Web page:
LUMBERTON — Three Robeson County women recently spent the day with President Barack Obama, First Lady Michelle Obama and other towering figures like television host Robin Roberts and activist Gloria Steinem.
Kim Pevia, Enid Cummings Begay and Deborah Dimery Locklear were among about 1,500 people invited to attend the White House Summit on Working Families on Monday. The event, with the help of a long list of celebrity attendees and supporters, became a trending topic on Twitter with the hash tag #FamiliesSucceed.
“Robeson County has all of the challenges that were discussed,” Pevia said on Thursday, still digesting nearly 10 hours of discussions and breakout sessions on rights for working parents. Speakers touched on the need for a higher-minimum wage, flexible schedules for employees caring for sick children and parents, paid maternity and paternity leave and more women in leadership.
Michelle Obama, Nancy Pelosi, Vice President Joe Biden and Maria Shriver were among the speakers who struck Pevia and Begay the most. But according to the two, the entire event — and how they ended up there — was a whirlwind.
After being invited to a meeting of Women AdvaNCe, an educational organization that works to empower women, Pevia, Begay and Locklear decided to start a local chapter in Robeson County, which they called Redefining Robeson.
“A couple presentations consistently used Robeson as the bad as example, as how not to do things,” Begay said of the statewide meeings. “… Since moving back, I’m rather disappointed. It’s not the Robeson I remember.” Begay, a small business owner living in Pembroke, grew up in Robeson County but lived in California for several years before returning. Pevia is the president of the Pembroke Area Chamber of Commerce and works as a keynote speaker.
Echoing the president’s statements at the event, Pevia and Begay say Robeson County employers should give workers more flexible schedules to care for newborn babies, sick children and aging parents.
“Our plans, our benefits are from the 50s and 60s … we’ve got a lot of single mothers now but we haven’t seen any changes,” Begay said, noting paid maternity leave in California made all the difference for her while caring for two premature babies.
According to a July 2013 Institute for Women’s Policy Research report, 68 percent of Robeson County women with dependent children work and 89 percent of men with dependent children work. Forty-four percent of all families and 65 percent of families in poverty were headed by a single mother in 2013.
It’s easy to say the White House is worlds away from Robeson County, but Pevia said the goals discussed at the summit are still relevant and realistic here.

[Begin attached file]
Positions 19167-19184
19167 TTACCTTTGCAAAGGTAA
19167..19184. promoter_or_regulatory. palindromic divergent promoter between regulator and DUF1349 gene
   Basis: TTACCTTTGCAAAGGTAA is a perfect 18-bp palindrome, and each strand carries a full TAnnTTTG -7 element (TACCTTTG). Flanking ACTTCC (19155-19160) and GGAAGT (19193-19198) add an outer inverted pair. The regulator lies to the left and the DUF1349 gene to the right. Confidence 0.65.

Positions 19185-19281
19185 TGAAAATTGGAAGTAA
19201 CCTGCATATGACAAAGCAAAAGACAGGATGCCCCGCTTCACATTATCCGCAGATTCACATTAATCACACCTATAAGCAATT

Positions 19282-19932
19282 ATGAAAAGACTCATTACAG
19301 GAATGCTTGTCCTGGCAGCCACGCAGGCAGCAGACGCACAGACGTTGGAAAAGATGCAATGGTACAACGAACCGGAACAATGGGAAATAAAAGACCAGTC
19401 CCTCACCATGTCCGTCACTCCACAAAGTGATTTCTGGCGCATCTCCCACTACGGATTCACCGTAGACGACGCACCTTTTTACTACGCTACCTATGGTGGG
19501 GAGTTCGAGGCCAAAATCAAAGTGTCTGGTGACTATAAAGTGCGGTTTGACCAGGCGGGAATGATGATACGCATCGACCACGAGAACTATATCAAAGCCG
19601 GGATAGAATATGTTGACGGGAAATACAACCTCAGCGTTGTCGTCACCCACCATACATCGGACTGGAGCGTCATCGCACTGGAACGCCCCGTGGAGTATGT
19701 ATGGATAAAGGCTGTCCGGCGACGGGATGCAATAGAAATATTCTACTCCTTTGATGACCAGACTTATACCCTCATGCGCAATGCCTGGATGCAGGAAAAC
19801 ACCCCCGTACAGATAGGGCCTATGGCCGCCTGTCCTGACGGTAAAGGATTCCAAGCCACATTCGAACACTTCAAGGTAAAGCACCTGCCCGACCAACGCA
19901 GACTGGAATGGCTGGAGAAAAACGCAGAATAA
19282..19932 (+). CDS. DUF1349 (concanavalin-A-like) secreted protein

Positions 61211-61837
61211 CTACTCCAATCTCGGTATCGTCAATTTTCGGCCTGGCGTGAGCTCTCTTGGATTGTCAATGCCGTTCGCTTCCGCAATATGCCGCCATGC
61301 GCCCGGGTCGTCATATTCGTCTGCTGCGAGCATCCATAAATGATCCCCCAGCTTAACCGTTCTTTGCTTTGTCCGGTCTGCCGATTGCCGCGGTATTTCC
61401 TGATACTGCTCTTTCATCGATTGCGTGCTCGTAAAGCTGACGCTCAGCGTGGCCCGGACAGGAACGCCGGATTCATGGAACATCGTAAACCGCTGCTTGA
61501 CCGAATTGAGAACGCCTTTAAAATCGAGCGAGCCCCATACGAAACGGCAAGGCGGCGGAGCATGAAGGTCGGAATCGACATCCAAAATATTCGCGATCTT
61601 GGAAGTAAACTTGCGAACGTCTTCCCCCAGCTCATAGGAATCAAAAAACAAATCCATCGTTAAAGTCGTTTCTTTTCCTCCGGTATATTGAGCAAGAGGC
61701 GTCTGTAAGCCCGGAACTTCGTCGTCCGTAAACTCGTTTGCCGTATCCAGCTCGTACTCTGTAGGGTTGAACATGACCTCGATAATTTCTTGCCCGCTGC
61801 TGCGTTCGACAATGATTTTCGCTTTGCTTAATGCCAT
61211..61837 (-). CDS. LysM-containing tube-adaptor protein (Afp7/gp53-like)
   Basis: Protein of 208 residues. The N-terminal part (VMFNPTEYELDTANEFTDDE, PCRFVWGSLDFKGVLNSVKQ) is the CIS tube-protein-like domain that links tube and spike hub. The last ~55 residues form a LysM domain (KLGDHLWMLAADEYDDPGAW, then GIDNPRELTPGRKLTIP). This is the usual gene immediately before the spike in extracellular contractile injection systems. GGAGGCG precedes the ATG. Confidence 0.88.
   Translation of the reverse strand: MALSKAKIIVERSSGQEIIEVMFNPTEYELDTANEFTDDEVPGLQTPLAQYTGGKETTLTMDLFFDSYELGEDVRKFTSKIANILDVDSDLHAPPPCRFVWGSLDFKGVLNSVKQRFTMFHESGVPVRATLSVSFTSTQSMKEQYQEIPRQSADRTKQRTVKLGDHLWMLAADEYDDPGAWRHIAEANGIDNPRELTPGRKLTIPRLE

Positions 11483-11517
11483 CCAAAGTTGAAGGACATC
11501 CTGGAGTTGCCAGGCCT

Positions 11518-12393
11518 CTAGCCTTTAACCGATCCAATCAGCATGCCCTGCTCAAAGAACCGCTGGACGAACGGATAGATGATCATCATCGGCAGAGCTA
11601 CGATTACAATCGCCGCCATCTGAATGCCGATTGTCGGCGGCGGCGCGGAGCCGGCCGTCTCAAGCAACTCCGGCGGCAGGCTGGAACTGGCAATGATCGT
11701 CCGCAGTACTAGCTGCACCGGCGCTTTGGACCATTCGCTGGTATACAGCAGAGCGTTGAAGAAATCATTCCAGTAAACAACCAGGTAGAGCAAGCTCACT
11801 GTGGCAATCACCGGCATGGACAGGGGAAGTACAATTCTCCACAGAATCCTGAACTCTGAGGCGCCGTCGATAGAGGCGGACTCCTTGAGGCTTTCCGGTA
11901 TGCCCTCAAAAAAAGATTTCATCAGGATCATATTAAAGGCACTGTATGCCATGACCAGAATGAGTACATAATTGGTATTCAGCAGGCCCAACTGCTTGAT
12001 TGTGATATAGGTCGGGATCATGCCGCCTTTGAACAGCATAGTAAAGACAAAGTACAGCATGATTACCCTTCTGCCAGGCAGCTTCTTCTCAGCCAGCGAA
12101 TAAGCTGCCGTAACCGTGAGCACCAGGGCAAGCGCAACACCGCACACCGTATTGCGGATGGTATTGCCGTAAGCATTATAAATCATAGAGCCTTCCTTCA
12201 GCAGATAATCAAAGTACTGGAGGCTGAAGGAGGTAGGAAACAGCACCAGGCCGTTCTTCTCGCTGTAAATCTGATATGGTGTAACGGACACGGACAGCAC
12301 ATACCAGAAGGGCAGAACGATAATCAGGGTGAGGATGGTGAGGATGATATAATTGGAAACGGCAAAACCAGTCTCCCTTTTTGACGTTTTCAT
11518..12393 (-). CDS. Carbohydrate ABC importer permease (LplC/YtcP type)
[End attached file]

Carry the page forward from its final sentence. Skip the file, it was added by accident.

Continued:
“When you live in Robeson County, sometimes you can feel disconnected to some of those resources and even that thinking,” Pevia said.
The way to make these ideas a reality? Vote.
“What [Robesonians] need to do is to say my one vote makes a difference,” Begay said. “We have individuals that just don’t vote, don’t read the paper. Just start learning, just start reading, just start asking questions.”
According to Pevia, Robeson County women drastically out-vote men.
“And yet we haven’t necessarily voted for people who are taking our best interests to heart,” she said. “… We cannot have a county where there is not enough female leadership.”
In coordination with the summit, President Obama signed a memorandum asking federal agencies to provide more flexible schedules and also called on Congress to pass the Pregnant Workers Fairness Act, which prohibits workplace discrimination against pregnant women. Obama also directed the Secretary of Labor to “invest $25 million in helping people who want to enroll in job-training programs, but don’t currently have access to the childcare they need to do it.”
On July 23, Pevia, Begay and Locklear will share ideas from the summit, along with a study on the status of women in Robeson County, during a meeting of Redefining Robeson. The meeting will be held at The University of North Carolina at Pembroke’s Regional Center at COMtech, located on Livermore Drive, from noon to 2 p.m. Anyone interested in attending should RSVP by July 16 by calling 910-775-4000.
The purpose of the meeting, Pevia said, is to develop a plan of action for improving the lives of working families in the county.
“The greatest thing I want to inspire women to do is to be active … as families succeed our economy succeeds,” Pevia said.